1. Oktober 2005


Wenn eine der "Grandes Dames des literarischen Feminismus"(taz) am Palmsonntag auf der Kanzel predigt, wird es interessant.

Fay Weldon, vor einigen Jahren getauft und seitdem bekennende Anglikanerin, hat es in ihrer Kirche nicht leicht, wie viele andere, "die sich Gott durch unser aesthetisches Empfindungsvermögen nähern".

"In our local church they are taking down the Victorian oak boards on which the Ten Commandments are engraved because they depress people and looked gloomy, and they like a bright and cheerful church. Apparently they were seen as forbidding. Well, what else? Thou shalt not. She said her congregation – who were all over seventy she said, and she was about 40 – had come to her and asked her not to read those certain epistles in which they’re told not to fornicate and commit adultery and get drunk because they weren’t really likely to, were they. So she was picking the bits of the Bible she felt were appropriate. She liked to be in charge. But it was rather a facer: hard to find a rationale.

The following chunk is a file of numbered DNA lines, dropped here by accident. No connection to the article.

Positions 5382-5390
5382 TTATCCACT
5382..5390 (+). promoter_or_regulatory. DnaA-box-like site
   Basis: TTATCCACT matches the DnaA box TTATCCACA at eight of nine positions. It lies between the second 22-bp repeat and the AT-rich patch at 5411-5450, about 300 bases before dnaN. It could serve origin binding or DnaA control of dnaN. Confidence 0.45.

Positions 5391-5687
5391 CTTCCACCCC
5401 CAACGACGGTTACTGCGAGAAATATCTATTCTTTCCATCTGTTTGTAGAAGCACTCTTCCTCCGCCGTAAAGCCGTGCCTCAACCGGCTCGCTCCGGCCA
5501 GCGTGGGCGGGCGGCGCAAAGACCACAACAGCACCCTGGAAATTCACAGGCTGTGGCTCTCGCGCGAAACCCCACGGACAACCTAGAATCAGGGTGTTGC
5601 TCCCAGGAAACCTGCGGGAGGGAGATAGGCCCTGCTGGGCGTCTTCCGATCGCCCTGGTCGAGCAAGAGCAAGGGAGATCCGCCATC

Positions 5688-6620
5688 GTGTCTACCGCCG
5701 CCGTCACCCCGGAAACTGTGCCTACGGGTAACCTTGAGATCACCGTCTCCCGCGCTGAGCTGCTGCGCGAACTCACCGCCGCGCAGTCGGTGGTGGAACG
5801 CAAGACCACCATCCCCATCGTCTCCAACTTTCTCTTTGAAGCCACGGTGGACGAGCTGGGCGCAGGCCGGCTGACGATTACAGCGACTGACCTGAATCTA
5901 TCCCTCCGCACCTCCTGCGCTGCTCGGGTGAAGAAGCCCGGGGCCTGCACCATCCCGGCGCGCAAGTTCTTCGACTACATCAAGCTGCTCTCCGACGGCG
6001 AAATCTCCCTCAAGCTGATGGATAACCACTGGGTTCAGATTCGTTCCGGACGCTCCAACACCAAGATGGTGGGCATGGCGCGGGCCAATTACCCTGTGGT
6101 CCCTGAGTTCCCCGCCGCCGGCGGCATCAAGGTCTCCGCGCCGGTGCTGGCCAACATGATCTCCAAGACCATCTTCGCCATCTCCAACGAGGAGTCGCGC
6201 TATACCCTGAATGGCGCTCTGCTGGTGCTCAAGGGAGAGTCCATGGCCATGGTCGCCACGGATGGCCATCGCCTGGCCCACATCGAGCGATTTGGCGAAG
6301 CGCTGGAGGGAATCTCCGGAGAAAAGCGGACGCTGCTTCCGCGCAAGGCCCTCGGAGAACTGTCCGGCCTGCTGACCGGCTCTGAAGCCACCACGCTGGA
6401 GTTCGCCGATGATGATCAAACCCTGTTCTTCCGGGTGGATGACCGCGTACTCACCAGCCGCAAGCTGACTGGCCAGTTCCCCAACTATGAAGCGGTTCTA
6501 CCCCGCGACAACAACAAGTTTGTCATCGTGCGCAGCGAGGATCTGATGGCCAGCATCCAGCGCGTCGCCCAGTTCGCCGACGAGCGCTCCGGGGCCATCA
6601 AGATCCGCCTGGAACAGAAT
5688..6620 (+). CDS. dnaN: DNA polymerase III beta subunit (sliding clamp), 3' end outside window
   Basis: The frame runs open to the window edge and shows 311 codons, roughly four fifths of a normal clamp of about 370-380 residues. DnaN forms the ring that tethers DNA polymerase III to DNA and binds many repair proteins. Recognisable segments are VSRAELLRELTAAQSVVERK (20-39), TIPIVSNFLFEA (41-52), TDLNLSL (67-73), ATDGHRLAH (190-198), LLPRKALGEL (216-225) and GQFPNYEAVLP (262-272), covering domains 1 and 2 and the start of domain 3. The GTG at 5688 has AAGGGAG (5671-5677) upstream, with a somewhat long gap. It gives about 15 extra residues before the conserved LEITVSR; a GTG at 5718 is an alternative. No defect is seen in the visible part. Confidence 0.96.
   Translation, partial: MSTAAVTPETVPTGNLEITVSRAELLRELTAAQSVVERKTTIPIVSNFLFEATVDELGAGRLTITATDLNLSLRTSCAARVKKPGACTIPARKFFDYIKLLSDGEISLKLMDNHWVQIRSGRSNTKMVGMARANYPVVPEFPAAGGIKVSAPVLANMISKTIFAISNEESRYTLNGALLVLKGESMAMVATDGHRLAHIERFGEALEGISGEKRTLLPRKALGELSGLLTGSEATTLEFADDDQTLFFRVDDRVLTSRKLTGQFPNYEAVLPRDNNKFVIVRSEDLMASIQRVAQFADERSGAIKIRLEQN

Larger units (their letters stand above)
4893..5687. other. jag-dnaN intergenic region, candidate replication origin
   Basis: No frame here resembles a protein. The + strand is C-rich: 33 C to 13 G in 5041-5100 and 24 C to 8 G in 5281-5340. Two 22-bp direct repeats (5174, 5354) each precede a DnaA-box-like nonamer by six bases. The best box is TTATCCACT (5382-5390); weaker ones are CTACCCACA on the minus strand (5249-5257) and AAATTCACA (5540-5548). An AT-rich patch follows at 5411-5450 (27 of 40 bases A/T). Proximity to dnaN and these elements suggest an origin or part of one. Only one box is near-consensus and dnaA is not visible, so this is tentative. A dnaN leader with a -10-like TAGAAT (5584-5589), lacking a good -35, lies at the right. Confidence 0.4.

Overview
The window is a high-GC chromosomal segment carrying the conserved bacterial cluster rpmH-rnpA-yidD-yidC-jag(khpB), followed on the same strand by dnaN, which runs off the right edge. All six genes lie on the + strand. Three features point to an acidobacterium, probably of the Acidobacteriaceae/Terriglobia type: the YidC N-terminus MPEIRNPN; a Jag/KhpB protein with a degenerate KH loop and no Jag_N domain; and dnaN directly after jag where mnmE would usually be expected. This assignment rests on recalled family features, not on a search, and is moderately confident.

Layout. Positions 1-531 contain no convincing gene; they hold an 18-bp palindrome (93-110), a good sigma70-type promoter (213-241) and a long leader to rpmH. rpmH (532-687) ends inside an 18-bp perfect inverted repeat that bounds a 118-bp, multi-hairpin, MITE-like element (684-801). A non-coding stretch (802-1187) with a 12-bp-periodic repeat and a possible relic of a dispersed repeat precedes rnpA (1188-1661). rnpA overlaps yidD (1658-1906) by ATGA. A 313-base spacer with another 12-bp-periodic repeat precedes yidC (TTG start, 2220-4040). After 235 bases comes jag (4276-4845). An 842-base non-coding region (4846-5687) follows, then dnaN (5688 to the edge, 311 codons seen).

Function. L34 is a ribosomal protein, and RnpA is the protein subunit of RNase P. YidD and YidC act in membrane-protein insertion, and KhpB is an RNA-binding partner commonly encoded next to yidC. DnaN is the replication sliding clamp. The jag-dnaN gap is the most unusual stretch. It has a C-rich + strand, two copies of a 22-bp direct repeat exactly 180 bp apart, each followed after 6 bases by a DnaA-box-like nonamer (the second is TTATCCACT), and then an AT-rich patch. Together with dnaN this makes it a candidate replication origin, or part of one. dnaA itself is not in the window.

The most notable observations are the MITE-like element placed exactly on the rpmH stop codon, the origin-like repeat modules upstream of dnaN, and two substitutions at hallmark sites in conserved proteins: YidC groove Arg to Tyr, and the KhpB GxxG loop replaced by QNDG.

I thought fast and said but surely, those were written when people seldom lived beyond fornication age: what the congregation had to do was to consider their own inclination to cheat and betray, even though it no longer took physical form. Don’t change the liturgy to suit the audience, change the audience to suit the liturgy. Isn’t that the general idea? But it was easier not to try and she’s busy: she really is, about her pastoral duties which she fulfills very well. All our clergy are overworked and underpaid. She said that the churches which used the old language – which she seemed to actively dislike – were emptying fast and the ones which used the new were filling up, and I said but that’s because you’re delivering feel-good sessions and a singsong on a Sunday: you have removed the terror and awe of God from the service.

You are worshipping a false God, I wanted to say, one made in your own image. A nice, touchy-feely social worker and I suspect very female God."(Quelle)

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